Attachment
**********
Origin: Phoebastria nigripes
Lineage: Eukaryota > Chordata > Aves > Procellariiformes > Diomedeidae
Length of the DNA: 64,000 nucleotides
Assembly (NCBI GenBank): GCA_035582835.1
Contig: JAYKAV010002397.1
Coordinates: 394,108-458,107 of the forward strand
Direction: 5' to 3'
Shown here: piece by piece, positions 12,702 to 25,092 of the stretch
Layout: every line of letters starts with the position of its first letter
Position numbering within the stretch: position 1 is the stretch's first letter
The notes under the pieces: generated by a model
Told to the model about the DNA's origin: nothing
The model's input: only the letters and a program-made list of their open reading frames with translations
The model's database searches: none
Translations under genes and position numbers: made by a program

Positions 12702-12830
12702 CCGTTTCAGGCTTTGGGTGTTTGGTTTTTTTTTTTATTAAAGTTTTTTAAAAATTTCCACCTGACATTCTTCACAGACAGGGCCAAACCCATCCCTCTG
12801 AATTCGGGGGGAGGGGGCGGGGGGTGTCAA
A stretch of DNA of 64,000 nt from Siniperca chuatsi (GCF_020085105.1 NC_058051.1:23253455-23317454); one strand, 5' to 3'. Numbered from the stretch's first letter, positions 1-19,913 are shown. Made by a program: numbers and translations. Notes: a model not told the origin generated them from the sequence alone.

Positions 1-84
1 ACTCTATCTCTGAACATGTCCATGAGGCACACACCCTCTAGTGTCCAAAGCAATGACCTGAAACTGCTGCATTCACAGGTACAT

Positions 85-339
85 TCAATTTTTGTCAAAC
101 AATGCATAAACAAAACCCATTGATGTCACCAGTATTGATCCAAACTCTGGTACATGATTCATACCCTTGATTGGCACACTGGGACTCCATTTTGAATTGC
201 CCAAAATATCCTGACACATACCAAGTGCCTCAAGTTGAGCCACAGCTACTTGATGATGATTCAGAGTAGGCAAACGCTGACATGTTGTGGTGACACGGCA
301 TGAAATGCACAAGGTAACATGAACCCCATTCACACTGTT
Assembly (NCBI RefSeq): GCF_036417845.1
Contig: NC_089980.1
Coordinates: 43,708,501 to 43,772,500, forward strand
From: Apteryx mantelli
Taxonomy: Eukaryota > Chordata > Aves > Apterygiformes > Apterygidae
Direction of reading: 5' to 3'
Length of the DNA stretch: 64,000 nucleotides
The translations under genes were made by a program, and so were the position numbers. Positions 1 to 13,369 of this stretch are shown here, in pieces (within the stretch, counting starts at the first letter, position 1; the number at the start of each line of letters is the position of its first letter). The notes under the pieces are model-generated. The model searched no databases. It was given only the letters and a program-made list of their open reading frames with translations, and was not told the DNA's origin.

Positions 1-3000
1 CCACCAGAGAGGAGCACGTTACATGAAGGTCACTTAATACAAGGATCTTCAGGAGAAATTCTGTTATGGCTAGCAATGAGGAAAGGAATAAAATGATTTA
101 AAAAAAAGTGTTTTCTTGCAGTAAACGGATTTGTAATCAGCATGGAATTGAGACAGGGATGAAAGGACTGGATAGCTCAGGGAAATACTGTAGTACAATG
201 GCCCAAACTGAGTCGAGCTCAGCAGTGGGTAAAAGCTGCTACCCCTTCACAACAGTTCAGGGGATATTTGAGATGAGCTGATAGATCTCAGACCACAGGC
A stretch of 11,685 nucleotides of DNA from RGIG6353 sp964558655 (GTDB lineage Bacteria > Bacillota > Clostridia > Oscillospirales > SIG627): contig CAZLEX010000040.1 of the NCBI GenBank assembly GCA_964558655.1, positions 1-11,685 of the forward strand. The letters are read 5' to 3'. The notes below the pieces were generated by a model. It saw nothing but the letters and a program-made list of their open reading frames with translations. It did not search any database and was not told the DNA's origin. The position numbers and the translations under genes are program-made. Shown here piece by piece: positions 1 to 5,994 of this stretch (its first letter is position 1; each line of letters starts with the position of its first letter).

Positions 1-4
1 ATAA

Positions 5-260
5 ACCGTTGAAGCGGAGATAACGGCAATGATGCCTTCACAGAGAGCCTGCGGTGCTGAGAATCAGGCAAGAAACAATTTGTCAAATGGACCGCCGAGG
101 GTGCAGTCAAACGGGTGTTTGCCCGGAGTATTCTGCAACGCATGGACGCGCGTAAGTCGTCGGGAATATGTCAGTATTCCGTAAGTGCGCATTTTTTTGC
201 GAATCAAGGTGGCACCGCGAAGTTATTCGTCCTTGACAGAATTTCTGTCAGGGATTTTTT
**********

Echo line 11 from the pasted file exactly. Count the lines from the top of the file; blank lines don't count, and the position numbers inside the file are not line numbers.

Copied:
The notes under the pieces: generated by a model